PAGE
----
The RDDS PCB was designed to fit within a standard available tin plate box, 55 x 110 x 30mm deep being chosen.  Note when installing this PCB to the box it has cut away opposite corners to fit around the internal box seams. PCB orientation is therefore important.  RF connections are at one end of the box with top and bottom PCB board separation between OCXO signal ( clock ) and Reference.  This is to minimise possible Reference signal cross talk into the OCXO  and therefore into the output signal.  Two feed through capacitors are supplied as standard for fitting to the opposite end of the box on the component side ( bottom ) for dc input and OCXO dc control output.  Space at the same end but at the top side of the PCB is available for feed through insulators to carry additional PIC I/O signals.  Alternatively the box end can be cut away to allow entry of a  20 way ribbon cable for extensive IO signals to and from the optional 20 way connector.  As use of these additional PIC I/O signals are at the discretion of the experienced constructor the connector parts do not form part of the basic kit components.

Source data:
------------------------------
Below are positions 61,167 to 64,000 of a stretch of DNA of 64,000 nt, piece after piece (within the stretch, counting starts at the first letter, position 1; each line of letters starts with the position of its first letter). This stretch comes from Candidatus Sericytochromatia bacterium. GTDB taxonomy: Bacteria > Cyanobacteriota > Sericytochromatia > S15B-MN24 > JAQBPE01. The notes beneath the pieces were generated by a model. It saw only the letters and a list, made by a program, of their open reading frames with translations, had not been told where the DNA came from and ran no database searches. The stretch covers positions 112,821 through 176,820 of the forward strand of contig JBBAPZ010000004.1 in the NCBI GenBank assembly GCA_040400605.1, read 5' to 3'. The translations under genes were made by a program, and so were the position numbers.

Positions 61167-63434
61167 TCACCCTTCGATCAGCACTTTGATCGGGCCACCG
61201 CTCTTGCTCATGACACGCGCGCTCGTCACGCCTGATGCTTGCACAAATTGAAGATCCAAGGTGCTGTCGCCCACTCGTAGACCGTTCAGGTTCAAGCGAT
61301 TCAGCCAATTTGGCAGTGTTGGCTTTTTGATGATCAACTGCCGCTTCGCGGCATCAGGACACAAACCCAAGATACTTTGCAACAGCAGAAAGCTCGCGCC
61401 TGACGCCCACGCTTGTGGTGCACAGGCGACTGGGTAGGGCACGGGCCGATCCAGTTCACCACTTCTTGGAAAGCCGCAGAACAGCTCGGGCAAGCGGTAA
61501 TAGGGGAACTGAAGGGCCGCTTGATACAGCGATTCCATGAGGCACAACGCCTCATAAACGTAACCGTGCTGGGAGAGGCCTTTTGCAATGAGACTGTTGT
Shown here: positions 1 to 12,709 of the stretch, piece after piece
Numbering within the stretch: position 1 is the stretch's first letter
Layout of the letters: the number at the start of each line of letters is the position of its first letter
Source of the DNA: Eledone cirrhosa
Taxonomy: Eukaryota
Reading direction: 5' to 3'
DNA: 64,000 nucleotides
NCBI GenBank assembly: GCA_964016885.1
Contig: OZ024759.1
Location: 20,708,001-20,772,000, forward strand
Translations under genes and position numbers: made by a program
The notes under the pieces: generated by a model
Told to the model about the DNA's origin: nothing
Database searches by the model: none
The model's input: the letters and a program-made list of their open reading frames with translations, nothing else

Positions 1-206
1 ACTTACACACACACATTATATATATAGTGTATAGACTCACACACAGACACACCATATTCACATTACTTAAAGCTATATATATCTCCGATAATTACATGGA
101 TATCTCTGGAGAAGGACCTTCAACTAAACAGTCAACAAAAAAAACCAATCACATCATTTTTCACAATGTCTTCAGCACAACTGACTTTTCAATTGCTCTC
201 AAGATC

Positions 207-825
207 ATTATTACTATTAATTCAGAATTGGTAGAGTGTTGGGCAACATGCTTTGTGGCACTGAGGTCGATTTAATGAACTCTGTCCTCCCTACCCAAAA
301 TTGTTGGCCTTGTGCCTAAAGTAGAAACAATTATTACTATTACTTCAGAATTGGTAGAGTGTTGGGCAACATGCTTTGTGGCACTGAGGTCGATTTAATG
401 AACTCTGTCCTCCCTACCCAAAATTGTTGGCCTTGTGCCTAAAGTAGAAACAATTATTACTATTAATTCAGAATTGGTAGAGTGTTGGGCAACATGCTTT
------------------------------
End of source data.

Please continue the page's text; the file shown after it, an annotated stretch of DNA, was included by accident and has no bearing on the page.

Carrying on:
The OCXO signal loops through the box for obtaining RDDS input clock and uses two sma connectors, although one sma could be used with tee piece adapter.  It is very important that the OCXO loop through signal is properly terminated at its final destination otherwise the RDDS PCB input circuitry may be compromised by standing waves causing a minima in signal level right where it is needed in the RDDS.  An optional test point position is available on the PCB layout for measuring RDDS input signal amplitude  following the OCXO buffer amplifier.  A second test point installation point is available at the RDDS output to monitor the RDDS generated reference signal for the PLL comparator IC.   A third test point position allows monitoring of the reference signal level applied to the comparator.  Comparitor input signal levels ( RDDS & Ref ) should be of the order 300 mV pp measured with a suitable oscilloscope.  For standard references, eg.  5 and 10 MHz OCXOs that G4NNS and G8ACE have used then the on PCB attenuator components will be satisfactory.  The PCB has the facility to accommodate a reference level input trimmer capacitor rather than resistor allowing variable setting of reference signal level and also an optional tuned circuit to allow clean up of distorted reference signals.  Sine wave signals applied to the comparator IC, NE602 (SA602) are to be preferred.  A good oscilloscope will show the output of the DDS at the reference frequency as a stepped waveform constructed from the OCXO clock.  Clean up of this stepped signal at the RDDS output was not found to be necessary.